The blogger was released after the trial against the son of the Nigerien president who accused her of defamation in a corruption case.
Nigerian journalist and blogger Samira Sabou has regained her freedom since July 28, 2020 after the court dismissed the defamation case between her and Sani Mahamadou Issoufou, son of the Nigerien president and Deputy Chief of Staff of the Presidency.
The manager of the Mides Niger news site and president of the Bloggers Association for active citizenship (ABCA) had been charged “for defamation electronically on June 10” and imprisoned in the wake of Niamey, the Nigerien capital. Sani Mahamadou Issoufou had filed “a complaint against Samira Sabou after a Facebook user mentioned May 26 (2020) her name in a comment responding to a publication made by the journalist on corruption allegations, “ explains Amnesty. “The boss’s son will fall” is the comment that earned the blogger more than 45 days of incarceration, reports Nigerian media Labari Info.
The case, which gave rise to this defamation complaint, follows a public procurement audit by Niger’s Ministry of Defense. Which revealed a misappropriation of 76 billion CFA francs (111 million euros) from 2014 to 2018. A case that Samira Sabou followed and which she echoed on on the Facebook page.
“Samira Sabou did not however mention the name of Sani Mahamadou Issoufou in (the offending publication). She should never have been criminally prosecuted for allegations of defamation or detained “, Amnesty International stressed on the eve of his trial which began on July 14.
Just now with our comrade Samira Sabou in the big family
Thank you all for the multiple supports and encouragement during this unfair ordeal … @ AmnestyWARO @ article19wafric @TournonsLaPage @RFI @SaharaReporters @maliactu @bbcafrique pic.twitter.com/5NZ28LePIY
– Mamane Kaka Touda, (@ToudaKaka) July 28, 2020
“There is nothing to reproach our comrade Samira Sabou. (…) She did 48 days in the civil prison of Niamey for nothing”, ABCA member Mamoudou Djibo told Labari Info after the verdict. The entire profession praised the work of the Nigerien justice in this case where Samira Sabou benefited from the support of several organizations defending freedom of expression and human rights.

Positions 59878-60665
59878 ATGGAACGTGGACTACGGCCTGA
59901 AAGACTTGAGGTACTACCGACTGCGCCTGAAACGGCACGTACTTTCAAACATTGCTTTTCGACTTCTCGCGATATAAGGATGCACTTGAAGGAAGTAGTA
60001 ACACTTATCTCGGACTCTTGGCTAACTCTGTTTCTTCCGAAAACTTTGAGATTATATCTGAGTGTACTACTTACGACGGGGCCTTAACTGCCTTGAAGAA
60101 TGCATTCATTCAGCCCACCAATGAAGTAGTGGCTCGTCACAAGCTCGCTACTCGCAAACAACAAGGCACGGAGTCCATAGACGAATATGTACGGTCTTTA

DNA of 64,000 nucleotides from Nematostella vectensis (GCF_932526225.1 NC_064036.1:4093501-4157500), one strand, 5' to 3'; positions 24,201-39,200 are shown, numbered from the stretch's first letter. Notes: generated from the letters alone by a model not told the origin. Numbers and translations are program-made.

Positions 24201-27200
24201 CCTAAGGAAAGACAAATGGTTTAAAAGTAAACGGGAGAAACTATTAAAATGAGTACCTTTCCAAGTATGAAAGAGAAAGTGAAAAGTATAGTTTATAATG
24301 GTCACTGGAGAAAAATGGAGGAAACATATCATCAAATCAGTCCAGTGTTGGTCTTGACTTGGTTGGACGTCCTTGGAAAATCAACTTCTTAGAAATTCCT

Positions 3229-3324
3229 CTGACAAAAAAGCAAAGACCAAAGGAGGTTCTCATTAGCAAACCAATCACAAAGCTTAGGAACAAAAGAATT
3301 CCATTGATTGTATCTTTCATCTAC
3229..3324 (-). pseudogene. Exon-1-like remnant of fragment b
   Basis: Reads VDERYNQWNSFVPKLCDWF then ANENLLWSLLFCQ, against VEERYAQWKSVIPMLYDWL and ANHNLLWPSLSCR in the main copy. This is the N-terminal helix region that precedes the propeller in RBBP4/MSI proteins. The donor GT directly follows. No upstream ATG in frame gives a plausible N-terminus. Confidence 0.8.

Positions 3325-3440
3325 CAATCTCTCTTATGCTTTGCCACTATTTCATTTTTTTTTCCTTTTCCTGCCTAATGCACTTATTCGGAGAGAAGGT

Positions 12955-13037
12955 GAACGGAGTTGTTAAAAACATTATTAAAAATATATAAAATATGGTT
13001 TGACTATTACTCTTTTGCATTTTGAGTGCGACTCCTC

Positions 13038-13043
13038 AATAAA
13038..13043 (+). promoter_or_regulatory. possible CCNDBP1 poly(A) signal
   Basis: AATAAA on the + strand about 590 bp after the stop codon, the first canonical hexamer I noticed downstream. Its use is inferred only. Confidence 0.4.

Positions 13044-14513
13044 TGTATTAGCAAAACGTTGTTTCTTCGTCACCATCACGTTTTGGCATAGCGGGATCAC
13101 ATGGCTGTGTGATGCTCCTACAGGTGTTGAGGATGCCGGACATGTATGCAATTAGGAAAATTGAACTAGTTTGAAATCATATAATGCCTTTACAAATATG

“This release is a first positive signal sent by the judiciary in Niger”, said Alice Mogwe, president of the International Federation for Human Rights, in a statement while pleading for the release of other human rights defenders. Especially “Maikoul Zodi, Halidou Mounkaila and Moussa Moudy, detained for taking a stand against corruption “.
Samira Sabou is the first victim of the controversial new law on cybercrime in Niger. “This victory is not mine but that of all those who are in love with justice and who are committed knowing that this law on cybercrime which struck me has inconsistencies”, said Samira Sabou on her release from prison, reports RFI.
“The abusive use of the law on cybercrime under which (the journalist) has been arrested increases the risk that other journalists will censor themselves and refrain from doing their legitimate work to avoid prosecution “, recently underlined Kiné-Fatim Diop, Campaigner for West Africa at Amnesty International.
Samira Sabou, who has not lost her pugnacity, now intends to fight this law. “We will fight (…) for (son) abrogation”, entrusted the journalist to the French-speaking channel TV5. She believes that this law “is not a law on cybercrime (…) but rather a law against freedom of expression, a law which serves a regime”.